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DOJ, Cops: U.S. law should require logs of your text messages

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posted on Mar, 20 2013 @ 03:08 PM
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U.S. law should require logs of your text messages





AT&T, Verizon Wireless, Sprint, and other wireless providers would be required to capture and store Americans' confidential text messages, according to a proposal that will be presented to a congressional panel today.

The law enforcement proposal would require wireless providers to record and store customers' SMS messages -- a controversial idea akin to requiring them to surreptitiously record audio of their customers' phone calls


Source (CNET)

Now, this should not surprise (and does not surprise me coming from cops/the gov't wanting to have their eyes everywhere and make their jobs as easy as possible) many of us in the slightest, but how far will they go to see that legislation is, in fact, passed?

But what kind of police state, big brother crap is this?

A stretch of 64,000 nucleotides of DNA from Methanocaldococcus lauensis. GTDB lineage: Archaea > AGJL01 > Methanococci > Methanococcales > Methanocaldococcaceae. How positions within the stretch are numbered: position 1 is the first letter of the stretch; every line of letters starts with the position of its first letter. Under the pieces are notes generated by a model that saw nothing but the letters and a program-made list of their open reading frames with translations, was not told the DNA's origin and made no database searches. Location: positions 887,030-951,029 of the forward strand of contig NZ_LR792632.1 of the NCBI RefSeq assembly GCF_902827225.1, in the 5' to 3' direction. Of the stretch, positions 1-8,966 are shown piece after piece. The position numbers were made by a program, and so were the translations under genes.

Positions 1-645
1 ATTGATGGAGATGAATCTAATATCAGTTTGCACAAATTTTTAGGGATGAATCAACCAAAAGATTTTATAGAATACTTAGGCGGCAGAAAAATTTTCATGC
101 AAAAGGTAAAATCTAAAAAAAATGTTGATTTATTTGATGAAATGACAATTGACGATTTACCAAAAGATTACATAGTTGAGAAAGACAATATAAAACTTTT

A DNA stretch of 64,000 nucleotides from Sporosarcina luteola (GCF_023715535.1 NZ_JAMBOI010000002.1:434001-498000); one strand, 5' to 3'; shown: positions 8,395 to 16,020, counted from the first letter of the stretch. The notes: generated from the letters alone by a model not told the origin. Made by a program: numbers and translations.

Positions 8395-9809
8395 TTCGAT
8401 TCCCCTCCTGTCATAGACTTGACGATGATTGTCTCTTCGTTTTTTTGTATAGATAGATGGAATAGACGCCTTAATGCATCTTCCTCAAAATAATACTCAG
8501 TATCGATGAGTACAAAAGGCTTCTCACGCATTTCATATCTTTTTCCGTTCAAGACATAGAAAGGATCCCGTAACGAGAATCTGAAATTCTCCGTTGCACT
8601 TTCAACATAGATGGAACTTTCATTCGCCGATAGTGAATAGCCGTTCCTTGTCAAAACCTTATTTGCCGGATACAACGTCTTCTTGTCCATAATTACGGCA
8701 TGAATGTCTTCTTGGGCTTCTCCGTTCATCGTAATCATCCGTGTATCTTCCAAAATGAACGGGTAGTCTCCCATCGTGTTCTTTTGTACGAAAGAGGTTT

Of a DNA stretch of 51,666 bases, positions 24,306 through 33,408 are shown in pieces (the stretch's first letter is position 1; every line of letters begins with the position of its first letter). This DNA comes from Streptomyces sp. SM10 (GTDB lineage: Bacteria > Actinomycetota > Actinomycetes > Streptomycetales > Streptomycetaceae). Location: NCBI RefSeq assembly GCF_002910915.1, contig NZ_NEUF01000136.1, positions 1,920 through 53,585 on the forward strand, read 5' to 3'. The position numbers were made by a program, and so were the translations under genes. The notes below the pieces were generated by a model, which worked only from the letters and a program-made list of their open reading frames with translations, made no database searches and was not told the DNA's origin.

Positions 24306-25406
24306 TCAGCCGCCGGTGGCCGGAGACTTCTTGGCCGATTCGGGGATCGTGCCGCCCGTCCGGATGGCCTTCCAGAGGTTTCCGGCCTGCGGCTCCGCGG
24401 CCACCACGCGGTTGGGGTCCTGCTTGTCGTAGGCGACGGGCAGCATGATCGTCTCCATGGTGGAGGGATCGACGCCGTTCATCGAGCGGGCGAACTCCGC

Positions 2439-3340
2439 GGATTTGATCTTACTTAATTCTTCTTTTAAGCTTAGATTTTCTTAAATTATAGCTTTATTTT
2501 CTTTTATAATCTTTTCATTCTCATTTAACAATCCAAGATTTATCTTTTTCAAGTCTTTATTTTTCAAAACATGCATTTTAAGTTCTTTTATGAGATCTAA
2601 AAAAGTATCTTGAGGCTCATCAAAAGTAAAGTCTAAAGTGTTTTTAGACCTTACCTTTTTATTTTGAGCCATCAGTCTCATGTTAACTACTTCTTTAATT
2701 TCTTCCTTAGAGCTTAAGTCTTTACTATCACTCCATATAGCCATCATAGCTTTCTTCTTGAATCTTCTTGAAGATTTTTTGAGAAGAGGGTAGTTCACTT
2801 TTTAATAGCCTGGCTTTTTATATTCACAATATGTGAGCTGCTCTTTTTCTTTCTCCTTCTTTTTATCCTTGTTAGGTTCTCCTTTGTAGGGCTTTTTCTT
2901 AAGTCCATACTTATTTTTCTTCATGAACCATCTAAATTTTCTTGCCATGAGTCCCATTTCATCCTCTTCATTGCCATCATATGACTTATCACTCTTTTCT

Right now, texts are saved only for a selected period of time, depending on the carrier, and LE are required to have a warrant—or subpoena—to access certain information.

But to have EVERY text EVERY person sends stored (or direct messages online) is a frightening invasion of privacy. Some will argue, "well, if you have nothing to hide." I will not even argue against such an absurd statement.

In addition,


CNET reported yesterday that the Justice Department is proposing that any ECPA changes expand government surveillance powers over e-mail messages, Twitter direct messages, and Facebook direct messages in some ways, while limiting it in others.
[emphasis added]



Where is privacy?

A Google rep says it very well:

“There is no compelling policy or legal rationale” for online documents having less privacy protection
(Source AJC)